I think many homeschooling parents struggle to find a healthy mental space that is somewhere between being confidently relaxed about our children’s academic progress and being senselessly worried that we’re majorly screwing things up for them by not keeping up our end of the homeschooling responsibilities. 

My 3 year old’s self portrait, created in February.
Perhaps he too was beginning to feel burned out?

In the past months, I’ve been teetering towards the senselessly worried end of things because I’ve been battling burn-out.

Ever go through seasons like that? Maybe you’re in it with me right now.

I’m talking about those days {or weeks} when life in general {let alone the homeschool routine}, is just such a struggle that we really start believing that although everyone else around us seems to be doing just fine, we are these unorganized, unmotivated, barely-surviving, failures as parents and teachers.

February-March was rough for me. 

Those late winter/early spring months make it hard to even do life, let alone a structured academic routine.

We’ve been all cooped up inside for months on end, and our kids are restless and driving us mamas a little bit bonkers.  These are the times when forward progress feels so difficult.
Remember Laura Ingalls, towards the end of The Long Winter after they had endured nearly 7 months of relentless blizzards?–she writes that her mind felt numb, and when it came to school work, she was “dumb” and incapable of learning.  

There are just seasons–literally–when we all become weary of the relentless mental demands of life and home education.

As a former teacher I used to feel badly for my students during this time of year.  That was when I tried my best to liven things up in the classroom–do more hands-on, more art, schedule a field trip for that time of year, or make some unexpected changes to our routine and classroom rhythms.  Unfortunately, this is also the season when most public schools are gearing up for state testing, so teachers and administrators everywhere have this pressure to amp up until all that has passed.  How well I remember the stress of those times!

So what has changed since I’ve started homeschooling?  
Well, when it comes to burn-out, not a whole lot.

Homeschool moms everywhere feel the late winter blues of schooling this time of year.  We just feel spent, and very often, for some reason, we are afraid to admit it (do we think, perhaps, that by saying we are burned out, it means we are failing altogether?).

Well, this normally energetic, teacher-turned-homeschool-mom is gonna be the first in line to say, yes, I feel burned out.  I am tired.  I am ready for spring. I’m behind on life and school feels like a burden to carry some days.

I really hate that we even have to go through these seasons, but I don’t care how optimistic you are, to deny that we do is to be dishonest. In ANY serious undertaking (which homeschooling most certainly is), there are valleys as well as there are peaks.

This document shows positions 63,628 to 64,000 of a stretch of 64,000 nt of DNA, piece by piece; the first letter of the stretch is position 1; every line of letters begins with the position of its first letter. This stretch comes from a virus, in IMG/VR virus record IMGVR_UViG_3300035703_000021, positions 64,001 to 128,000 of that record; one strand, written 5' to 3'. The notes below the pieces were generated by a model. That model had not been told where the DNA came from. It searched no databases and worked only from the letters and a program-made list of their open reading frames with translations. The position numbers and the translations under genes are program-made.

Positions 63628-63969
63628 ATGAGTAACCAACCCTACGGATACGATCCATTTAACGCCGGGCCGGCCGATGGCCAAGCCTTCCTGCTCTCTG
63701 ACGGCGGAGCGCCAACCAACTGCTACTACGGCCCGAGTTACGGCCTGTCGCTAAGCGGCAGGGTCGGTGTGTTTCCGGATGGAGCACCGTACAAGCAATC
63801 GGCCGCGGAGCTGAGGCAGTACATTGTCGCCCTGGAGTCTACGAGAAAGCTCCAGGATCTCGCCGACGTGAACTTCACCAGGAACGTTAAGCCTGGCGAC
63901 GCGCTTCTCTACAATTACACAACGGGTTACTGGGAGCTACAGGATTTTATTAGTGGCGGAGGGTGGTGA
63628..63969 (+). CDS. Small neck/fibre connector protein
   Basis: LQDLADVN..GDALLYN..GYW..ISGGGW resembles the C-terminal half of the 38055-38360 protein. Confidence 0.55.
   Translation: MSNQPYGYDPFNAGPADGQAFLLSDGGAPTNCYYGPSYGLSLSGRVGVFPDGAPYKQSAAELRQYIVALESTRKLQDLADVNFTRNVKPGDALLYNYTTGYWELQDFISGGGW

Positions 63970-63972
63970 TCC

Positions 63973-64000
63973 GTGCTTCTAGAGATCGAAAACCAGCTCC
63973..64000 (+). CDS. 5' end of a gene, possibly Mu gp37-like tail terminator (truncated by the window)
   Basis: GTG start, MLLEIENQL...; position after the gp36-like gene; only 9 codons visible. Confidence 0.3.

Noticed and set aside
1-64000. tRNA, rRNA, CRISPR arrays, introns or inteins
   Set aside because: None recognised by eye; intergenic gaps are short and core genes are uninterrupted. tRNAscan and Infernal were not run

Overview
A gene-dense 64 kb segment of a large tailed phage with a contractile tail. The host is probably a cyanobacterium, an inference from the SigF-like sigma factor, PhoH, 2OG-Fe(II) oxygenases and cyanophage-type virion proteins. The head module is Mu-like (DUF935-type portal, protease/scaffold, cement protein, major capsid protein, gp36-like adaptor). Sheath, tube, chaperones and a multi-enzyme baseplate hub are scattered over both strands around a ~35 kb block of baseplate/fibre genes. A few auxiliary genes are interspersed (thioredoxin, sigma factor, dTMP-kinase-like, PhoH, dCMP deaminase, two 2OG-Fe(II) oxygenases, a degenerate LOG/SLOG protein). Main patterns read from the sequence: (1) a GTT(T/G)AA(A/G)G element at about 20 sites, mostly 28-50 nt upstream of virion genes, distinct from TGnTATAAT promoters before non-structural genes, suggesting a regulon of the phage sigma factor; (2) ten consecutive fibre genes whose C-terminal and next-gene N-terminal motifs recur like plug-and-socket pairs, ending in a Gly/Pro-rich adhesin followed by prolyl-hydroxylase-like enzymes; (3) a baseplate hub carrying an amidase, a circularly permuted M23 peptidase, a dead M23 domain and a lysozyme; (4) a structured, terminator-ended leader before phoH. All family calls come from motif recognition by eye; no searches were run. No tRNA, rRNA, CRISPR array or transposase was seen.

Sometimes I look back and wonder where on earth my September steam went.  I marvel at the energy I  had then, and how much more I seemed to be accomplishing each day and in school especially.  We were just truckin’ along, and my goodness, these days, we are dragging our feet to get the bare necessities in each school day.  

I took a full week off in mid-March and I tell you, I had guilt for our entire break because somewhere around Valentine’s Day, the weariness set it, and I started giving less than 100% effort in the formal schooling department.  
Did we really deserve to take a whole week off after sorta slacking the month before?  

But ya know, mamas, sometimes you just have to stop–like FULLY STOP–and take the break that you know you, and your kids need.  To just BE together in a more relaxed way, and for an extended period of time.
I think most of us who have chosen this lifestyle really do believe that the “learning button” is never actually switched off, but sometimes the more rigorous parts of the day do need to be loosened and eased up altogether.  As Ann Voskamp says, why do we think we can get anywhere safely if we never allow ourselves to come to completehard stops?  If we don’t come to full stops, at some point, we’ll end up crashing.

So guilty as I felt, we took our full week break, as planned, from formal academics.  I wish I could say that I used that week to get caught up on the laundry, or to do some big project, but I didn’t.

We all just stopped. We spent time as a family, and with dear friends.
And it was nice.  Really nice.

Following our formal break, however, we had a wonky week where, due to crazy schedules, visits from family members, and life in general, our school routine was once again disrupted almost daily.  
That brought us right up to Easter weekend, and then what would have been our first Monday back we missed school because my kids had spent the night at their grandparents over Easter Sunday.